themselves superior to all creatures. They had lost their self-respect, and one way to put that into them again was to make them clean instead of filthy, and smart instead of slipshod. 30 The campaign to change the dressing habits of the CMS students evidently began with the missionaries asking (themselves), 'What can you expect of a people whose national costume is a night-gown?'.31 The answer being selfevident, the boys were coaxed into new clothes that were not quite Englishstyle uniforms but accoutrements that Bernard Cohn would have recognized as signposts of the wearer's relocation in the colonial universe. 32 Pherans, clogs and Kashmiri turbans gave way to trousers, boots and turbans of the Rajput variety, and facial jewelry was discarded. The mechanism of this transformation was itself highly physical as the boys were forced to endure a series of games which made their old 'costumes' awkward, embarrassing or painful. Boxing eliminated nose rings, gymnastics shamed the wearers of the pheran (who shared the Scottish suspicion of underwear) and football was hard to play with clogs on your feet. The deployment of athletic activity to bring about a change of clothes was neither coincidental nor insignificant. The relationship between sport and dress has a rich history in colonial India, and the struggles at the CMS are a good example of how this relationship could carry ideas that had no inherent connection either to sport or to sartorial aesthetics. For instance, the flowing clothes of early Parsi cricketers generated amusement and derision in equal measures among English observers, who saw it as a reflection ofIndian unfitness for cricket and self-government alike. 33 In England in the 1890s, reports that Indians played cricket in bare feet were greeted with astonishment and interpreted as evidence of a freakish insensitivity to pain. 34 Conversely, in the recent film Lagaan, the loincloths and tunics (and bare feet) of the peasant cricketers who defeat the English team become uniforms of an authentic Indian identity and represent a triumphant rejection of the Englishness of the sport. The victory of the Mohun Bagan footballers over the East Yorkshire Regiment in 1911 is a landmark event in the popular mythology of Indian nationalism, and any retelling of that story would be incomplete if it were not mentioned that the Indians were barefoot while the Yorkshiremen wore boots. 35 In 1891 the Yorkshire regiment had been humiliated - this time at cricket - by another group of barefooted Indians, to the general astonishment of English sportswriters. 36 Thus, the clothes worn on the playing field became the source of meaning in explaining who had won, or who had been defeated, in the sporting battles of the colonial wars. Gazing proudly upon his students in 1930, Tyndale-Biscoe had no doubts about what he saw. He was able to describe a successful colonization: 'So here we have the boy as he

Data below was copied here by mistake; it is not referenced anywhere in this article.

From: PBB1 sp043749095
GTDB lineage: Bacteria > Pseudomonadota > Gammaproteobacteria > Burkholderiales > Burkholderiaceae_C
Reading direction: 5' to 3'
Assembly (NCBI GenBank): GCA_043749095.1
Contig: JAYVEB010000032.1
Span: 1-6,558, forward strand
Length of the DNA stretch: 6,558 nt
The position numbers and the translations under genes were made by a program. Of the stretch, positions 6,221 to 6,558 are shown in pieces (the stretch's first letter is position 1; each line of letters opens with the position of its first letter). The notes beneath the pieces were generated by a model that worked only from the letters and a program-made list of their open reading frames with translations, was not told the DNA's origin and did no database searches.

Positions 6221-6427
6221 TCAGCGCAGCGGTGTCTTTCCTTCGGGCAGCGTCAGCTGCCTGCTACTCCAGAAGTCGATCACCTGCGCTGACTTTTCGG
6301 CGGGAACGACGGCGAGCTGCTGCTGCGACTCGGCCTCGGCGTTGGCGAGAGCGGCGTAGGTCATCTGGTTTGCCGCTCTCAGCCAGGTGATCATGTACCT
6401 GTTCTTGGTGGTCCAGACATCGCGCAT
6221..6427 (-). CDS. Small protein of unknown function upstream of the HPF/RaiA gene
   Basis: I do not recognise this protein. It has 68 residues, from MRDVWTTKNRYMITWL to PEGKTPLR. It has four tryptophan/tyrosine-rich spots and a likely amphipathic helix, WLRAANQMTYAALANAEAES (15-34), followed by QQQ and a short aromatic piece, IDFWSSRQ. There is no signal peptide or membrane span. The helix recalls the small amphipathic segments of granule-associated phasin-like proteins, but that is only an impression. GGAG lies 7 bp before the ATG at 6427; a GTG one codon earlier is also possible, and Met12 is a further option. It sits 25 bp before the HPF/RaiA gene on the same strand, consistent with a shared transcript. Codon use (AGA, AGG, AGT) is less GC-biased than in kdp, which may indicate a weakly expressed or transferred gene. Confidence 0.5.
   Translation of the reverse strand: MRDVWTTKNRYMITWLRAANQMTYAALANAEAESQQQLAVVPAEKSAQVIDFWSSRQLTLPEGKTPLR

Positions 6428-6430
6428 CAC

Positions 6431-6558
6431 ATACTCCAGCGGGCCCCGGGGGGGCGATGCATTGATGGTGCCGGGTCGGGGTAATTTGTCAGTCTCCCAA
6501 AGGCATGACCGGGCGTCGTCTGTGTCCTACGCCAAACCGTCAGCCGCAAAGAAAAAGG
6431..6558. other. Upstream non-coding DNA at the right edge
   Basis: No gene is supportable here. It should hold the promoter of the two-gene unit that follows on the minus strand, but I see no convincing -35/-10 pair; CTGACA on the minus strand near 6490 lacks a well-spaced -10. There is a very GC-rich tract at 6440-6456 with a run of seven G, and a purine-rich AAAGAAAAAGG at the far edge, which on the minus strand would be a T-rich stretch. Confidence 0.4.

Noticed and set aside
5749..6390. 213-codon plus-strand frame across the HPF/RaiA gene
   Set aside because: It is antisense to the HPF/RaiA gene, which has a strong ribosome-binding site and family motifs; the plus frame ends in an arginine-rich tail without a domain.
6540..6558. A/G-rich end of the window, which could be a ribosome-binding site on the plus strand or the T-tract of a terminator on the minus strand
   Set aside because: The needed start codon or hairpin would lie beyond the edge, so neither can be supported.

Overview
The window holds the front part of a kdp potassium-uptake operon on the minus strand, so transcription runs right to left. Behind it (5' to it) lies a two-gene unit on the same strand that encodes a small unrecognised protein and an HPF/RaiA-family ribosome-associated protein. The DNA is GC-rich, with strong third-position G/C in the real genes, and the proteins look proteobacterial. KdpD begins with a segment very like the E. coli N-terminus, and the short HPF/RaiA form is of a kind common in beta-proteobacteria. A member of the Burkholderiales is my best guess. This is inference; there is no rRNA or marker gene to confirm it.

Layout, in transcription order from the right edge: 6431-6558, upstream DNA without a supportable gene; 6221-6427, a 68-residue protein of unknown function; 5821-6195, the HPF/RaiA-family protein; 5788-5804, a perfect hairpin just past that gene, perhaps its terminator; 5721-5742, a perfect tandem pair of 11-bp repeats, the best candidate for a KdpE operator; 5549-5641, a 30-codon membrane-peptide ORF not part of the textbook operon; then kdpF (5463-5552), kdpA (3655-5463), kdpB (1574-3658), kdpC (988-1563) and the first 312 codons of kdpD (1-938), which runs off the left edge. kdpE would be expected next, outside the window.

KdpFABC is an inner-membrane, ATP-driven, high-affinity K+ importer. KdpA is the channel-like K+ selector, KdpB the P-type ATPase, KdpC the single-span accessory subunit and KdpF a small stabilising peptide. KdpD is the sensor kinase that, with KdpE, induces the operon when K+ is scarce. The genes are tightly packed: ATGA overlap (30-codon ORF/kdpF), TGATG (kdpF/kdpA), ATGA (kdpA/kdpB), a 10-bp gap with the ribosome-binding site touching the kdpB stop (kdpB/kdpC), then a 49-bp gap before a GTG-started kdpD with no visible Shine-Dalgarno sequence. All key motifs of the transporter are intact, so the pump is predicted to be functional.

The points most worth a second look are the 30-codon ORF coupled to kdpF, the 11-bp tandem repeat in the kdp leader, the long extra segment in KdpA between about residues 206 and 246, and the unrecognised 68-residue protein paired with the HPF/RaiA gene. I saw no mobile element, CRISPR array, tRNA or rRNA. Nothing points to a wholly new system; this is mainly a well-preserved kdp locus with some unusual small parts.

is today. A real boy who we hope will grow into a true man. The badges of degradation are gone and the signs of self-respect are taking their place'Y Thus, the pattern that emerges from the manipulations of the student body at the CMS is that athletics served an instrumental purpose, bringing about a visible change in the physical habits of the student, which in turn reflected a deeper moral transformation. Team sports taught group loyalty, 'which is terribly lacking in Kashmir'. 38 The teachers helped this process along by encouraging the boys to compete for prizes that were awarded not to the individual athlete but to the class he represented. Boxing taught the boys not only to overcome their irrational aversion to leather (football was helpful here as well) but also to overcome their horror of blood. In fact, boxing was promoted quite explicitly as a way for students to settle their quarrels without crying to the school authorities, which would have been womanly, and without becoming visibly angry, which would have been equally unmanly because it reflected a failure of self-control. The intimate relationship between physical appearance and moral content was evident not only in the missionaries' view of the boys' clothes and their cleanliness but also in their perception of flesh-and-blood bodies. Kashmiri boys were myopic and much too delicate, Tyndale-Biscoe observed, and this delicacy reflected a horror of muscles because muscles signified physical labour in a culture that prized booklearning and clerical occupations. Thus, building muscles through athletic activity was not only the development of a new aesthetic of the male body but also the creation of a new attitude towards work and workers, and implicitly a critique of the subversive potential of intellectuals in a colonial environment. 'Through athletics', Tyndale-Biscoe wrote, 'we hope to raise up useful citizens instead of first -class blood-suckers'. 39 Yet the promotion of sport, the instrument of those other changes, was the most difficult of the various battles that the missionaries fought over the bodies of the boys in their charge. Some sports came easier than others. So, for example, Tyndale-Biscoe observed that cricket met with relatively little resistance in Srinagar because the boys had seen Europeans playing the game and associated it with social prestige. Cricket was not, however, universally welcomed by boys who were forced to play it at various colonial schools. In spite of the eventual popularity of the game at Aligarh, compulsory cricket there nearly died an early death because of the students' indifference and their reluctance to pay a special fee. 40 At the ICC a cadet named Amar Singh made no secret of his intense dislike for the sport. 41 Lloyd and Susanne Rudolph, who have been working on Amar Singh's diary, have suggested that Amar Singh's Rajput background made him dislike any sport that did not involve riding a horse. The connection between Rajput identity and dislike of